July 25, 2003

The First Latino Producers Academy to Address Scarcity of Latinos In Media

UCLA’s June 2003 study, titled “Prime Time in Black and White,” describes how mainstream media has been slow to include Latino filmmakers, their stories and voices in the development of programming in America. The National Association of Latino Independent Producers (NALIP) addresses this issue by creating the first Latino Producers Academy. Designed to advance the skills, projects and careers of Latino media makers, the Academy is a 7-day intensive for select film, television and documentary producers who applied to attend the August 1-7 workshop in Tucson, Arizona.

“Last month, the Census Bureau announced that Latinos are the nation’s largest and fastest-growing minority,” reminds NALIP Founding Board member Moctesuma Esparza. “Our buying power is over $650 billion. And yet we’re barely visible on the major broadcast networks, and in the offices of Hollywood studios and agencies. NALIP’s Academy moves to empower more Latino media leaders producers, executives, creators.”

After a competitive application and selection process, 36 Latino/a producers were invited from six states and two nations. The Academy brings together mentors and instructors in the areas of storytelling, entertainment law, production planning, marketing and new technologies. In addition, a repertory company of Latino actors will partner with producers to hold staged readings of works-in-progress each evening, in order to assist the script development process.

“NALIP recognizes that we must provide in-depth mentoring, and intimate opportunities for skills development to ensure that more Latino projects are produced, and more emerging and mid-career professionals have the tools they need to develop, fund and supervise film and television projects,” says NALIP Board Chair Frances Negron-Muntaner. This program is a logical growth from our Annual National Conference and regional workshops, and compliments those programs as we begin our fifth year as a service organization.”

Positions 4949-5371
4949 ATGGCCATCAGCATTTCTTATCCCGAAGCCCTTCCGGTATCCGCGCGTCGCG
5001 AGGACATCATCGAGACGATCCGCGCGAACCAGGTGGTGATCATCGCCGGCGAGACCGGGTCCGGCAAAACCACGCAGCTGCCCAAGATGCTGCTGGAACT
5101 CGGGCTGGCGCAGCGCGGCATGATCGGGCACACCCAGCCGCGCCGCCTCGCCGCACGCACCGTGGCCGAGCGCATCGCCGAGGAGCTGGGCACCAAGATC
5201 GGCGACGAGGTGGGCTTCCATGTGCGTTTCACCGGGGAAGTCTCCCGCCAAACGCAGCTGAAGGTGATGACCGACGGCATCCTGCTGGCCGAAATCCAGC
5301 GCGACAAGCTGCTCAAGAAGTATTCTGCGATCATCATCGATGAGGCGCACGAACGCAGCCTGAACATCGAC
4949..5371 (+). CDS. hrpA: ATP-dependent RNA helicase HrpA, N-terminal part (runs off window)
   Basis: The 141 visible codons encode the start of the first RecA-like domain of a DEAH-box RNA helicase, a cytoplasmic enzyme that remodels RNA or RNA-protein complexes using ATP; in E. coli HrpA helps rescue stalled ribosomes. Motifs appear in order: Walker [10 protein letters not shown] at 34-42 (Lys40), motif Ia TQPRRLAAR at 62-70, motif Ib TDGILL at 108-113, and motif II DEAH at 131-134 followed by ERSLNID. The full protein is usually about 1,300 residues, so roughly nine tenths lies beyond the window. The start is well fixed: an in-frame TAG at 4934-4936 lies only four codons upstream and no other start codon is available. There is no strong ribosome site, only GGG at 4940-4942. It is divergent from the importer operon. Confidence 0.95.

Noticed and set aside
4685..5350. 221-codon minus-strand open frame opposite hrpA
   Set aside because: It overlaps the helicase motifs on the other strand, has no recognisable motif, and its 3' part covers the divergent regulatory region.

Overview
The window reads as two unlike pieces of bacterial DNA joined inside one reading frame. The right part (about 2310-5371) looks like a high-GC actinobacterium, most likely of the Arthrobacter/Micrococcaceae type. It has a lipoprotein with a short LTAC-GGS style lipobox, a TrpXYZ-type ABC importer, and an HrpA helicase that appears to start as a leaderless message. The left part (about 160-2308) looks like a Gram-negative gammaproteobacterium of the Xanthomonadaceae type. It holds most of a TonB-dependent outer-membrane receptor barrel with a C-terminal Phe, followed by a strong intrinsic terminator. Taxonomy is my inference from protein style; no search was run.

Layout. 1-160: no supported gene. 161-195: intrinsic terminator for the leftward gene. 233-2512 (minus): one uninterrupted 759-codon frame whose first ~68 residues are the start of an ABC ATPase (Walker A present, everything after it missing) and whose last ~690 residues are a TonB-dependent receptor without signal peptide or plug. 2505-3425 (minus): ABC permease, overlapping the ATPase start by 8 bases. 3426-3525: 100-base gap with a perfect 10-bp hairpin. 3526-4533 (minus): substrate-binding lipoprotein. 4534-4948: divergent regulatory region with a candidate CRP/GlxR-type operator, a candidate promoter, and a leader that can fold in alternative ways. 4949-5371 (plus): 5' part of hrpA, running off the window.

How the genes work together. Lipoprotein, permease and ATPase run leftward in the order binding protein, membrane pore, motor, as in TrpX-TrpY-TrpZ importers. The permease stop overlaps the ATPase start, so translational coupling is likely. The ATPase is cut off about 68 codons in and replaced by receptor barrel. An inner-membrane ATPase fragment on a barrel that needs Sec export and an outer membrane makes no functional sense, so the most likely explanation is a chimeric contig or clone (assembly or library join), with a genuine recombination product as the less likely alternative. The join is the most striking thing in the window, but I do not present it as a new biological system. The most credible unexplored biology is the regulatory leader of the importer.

Instructors for the first Latino Producers Academy include “Matter of Race” Producer Orlando Bagwell, “Resurrection Blvd.” Executive Producer Dennis Leoni, “Greetings from Tucson” Executive Producer Peter Murietta, “Gettysburg” producer Moctesuma Esparza, entertainment attorney Mark Litwak, Paramount Senior VP Chip Diggins, ICM Agent Eddie Borges, Women Make Movies distribution executive Deborah Zimmerman, HBO Executive Sam Martin and director Luis Mandoki.

“We developed a curriculum for this Academy by asking advice of the best,” says NALIP Executive Director Kathryn Galan. “UCLA’s Professional Certificate Program, the LA Film School, UT-Austin and the University of Arizona Media Arts Departments weighed in on what producers need after graduate school. The Sundance Institute and Corporation for Public Broadcasting offered ideas based on their excellent training programs. And filmmakers around the country told us where they needed support, guidance and input.”

NALIP is a national arts service organization that seeks to promote the advancement, development and funding of Latino/Latina film and media arts in all media.  Dedicated to addressing the professional needs of Latino independent producers.

In its fifth year, NALIP has produced four National Conferences with its Fifth Annual Conference scheduled for Santa Barbara, February 26 29, 2004.  In addition, NALIP provides professional development workshops in fundraising, pitching, grant-writing and technical skills around the country.

For additional information on Conference V or NALIP, please go to www.nalip.org

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